CLEARWATER — The board of Tampa Bay Water on Monday approved a plan to fix its cracking reservoir that could cost up to $125 million.
That's nearly what it cost to build the $145 million reservoir, intended to supply nearly half of the region's drinkable water during dry times.
Officials at the utility say the problem lies in a design flaw that allows water to build up in a layer of soil between an impermeable membrane in the reservoir's embankment and a layer of cement that lines its basin.
"I'm trying to understand how a project of this size that cost the public so much money, how there was such a flaw in engineering," said board member and New Port Richey Mayor Scott McPherson. "This board has to rely on the engineering of our projects. It's just a very big concern."
The board plans to seek guidance from the nonprofit National Research Council in setting up a panel of experts from around the country to review proposals for repairing the reservoir.
McPherson asked if it might be wise to have a similar peer review for all of Tampa Bay Water's projects.
That would be appropriate if the utility launches a particularly unique project, said John Kennedy, director of the utility's engineering division.
The troubled above-ground reservoir — which is supposed to hold 15 billion gallons — is the first of its kind in the state.
Tampa Bay Water hopes to recover most of the cost of repairs via lawsuits filed against HDR Engineering, which designed the reservoir; Barnard Construction Co., which built it; and Construction Dynamics Group, which oversaw construction.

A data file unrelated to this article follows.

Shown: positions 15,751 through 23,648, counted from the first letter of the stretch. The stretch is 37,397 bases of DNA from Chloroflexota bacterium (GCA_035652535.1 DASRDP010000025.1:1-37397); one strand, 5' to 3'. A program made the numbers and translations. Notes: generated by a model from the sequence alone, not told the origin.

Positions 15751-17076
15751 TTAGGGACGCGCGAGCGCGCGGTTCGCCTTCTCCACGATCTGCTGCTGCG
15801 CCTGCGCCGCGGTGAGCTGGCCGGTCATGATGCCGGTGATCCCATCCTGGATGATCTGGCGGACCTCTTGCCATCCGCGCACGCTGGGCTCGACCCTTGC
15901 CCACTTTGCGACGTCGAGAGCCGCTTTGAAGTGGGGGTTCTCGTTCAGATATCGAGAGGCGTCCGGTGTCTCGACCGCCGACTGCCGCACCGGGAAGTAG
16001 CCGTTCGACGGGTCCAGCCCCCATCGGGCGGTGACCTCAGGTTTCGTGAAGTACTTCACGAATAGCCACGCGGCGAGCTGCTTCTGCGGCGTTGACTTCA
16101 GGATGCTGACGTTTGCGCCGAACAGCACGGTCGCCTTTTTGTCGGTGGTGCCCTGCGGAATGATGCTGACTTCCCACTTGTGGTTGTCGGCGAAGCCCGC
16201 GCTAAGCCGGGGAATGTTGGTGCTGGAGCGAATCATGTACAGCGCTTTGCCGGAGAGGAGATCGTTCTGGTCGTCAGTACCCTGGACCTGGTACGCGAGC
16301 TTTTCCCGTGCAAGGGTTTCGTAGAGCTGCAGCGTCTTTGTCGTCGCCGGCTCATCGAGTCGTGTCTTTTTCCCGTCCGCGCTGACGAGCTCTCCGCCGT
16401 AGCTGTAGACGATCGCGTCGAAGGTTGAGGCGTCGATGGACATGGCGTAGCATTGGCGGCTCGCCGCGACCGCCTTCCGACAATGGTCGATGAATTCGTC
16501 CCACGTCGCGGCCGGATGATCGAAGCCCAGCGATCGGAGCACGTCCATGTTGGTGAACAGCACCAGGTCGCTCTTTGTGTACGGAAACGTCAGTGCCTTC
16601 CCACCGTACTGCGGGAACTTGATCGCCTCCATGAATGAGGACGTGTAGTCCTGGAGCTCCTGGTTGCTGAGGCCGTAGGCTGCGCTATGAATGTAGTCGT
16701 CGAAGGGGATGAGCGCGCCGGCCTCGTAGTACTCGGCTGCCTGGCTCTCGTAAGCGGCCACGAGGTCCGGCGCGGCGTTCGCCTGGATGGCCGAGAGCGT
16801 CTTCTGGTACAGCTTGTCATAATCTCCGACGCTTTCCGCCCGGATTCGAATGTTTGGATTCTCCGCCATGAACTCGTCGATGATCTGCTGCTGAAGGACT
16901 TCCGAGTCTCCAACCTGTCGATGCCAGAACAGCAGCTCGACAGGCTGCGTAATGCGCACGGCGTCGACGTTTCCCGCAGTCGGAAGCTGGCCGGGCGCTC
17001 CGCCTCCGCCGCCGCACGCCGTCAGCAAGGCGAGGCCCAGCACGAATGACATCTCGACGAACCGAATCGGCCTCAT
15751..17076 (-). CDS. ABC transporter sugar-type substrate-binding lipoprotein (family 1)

But the repairs also could mean an increase in water rates that would cost average users about $1 a month. That rate increase wouldn't go into effect until after construction starts in late 2011.
"We can't undo what's been done. But we've got to get it right," said board chairman Mark Sharpe, a Hillsborough County commissioner. "We have a responsibility to get this thing right and make sure people can water their yards and wash their cars and have enough water for a bath or a drink. I'm very disappointed in how we have performed in the past despite our best efforts."
The reservoir was completed in 2005. Less than two years later, cracks appeared in the soil cement lining of the structure.
Tampa Bay Water spent $2 million to determine the cause of the cracks and temporarily fix them. The Florida Department of Environmental Protection on Friday gave the utility permission to fill the repaired reservoir, which now holds only about 2 billion gallons of water.
"We need rains to come back in," Kennedy said. "We haven't had much rain in the last week and a half."
The reservoir will store the water until it's needed, and once it's drawn down, the cracks are expected to reappear and need to be fixed again. Tampa Bay Water put $350,000 in next year's budget for crack repair.
Once cracks develop, the water level can't go above them. That could lead to leaks and flooding.
"Eventually it would undermine the water stop," Kennedy said. "We're not allowed to operate it in an unsafe condition."
Janet Zink can be reached at firstname.lastname@example.org or (813) 226-3401.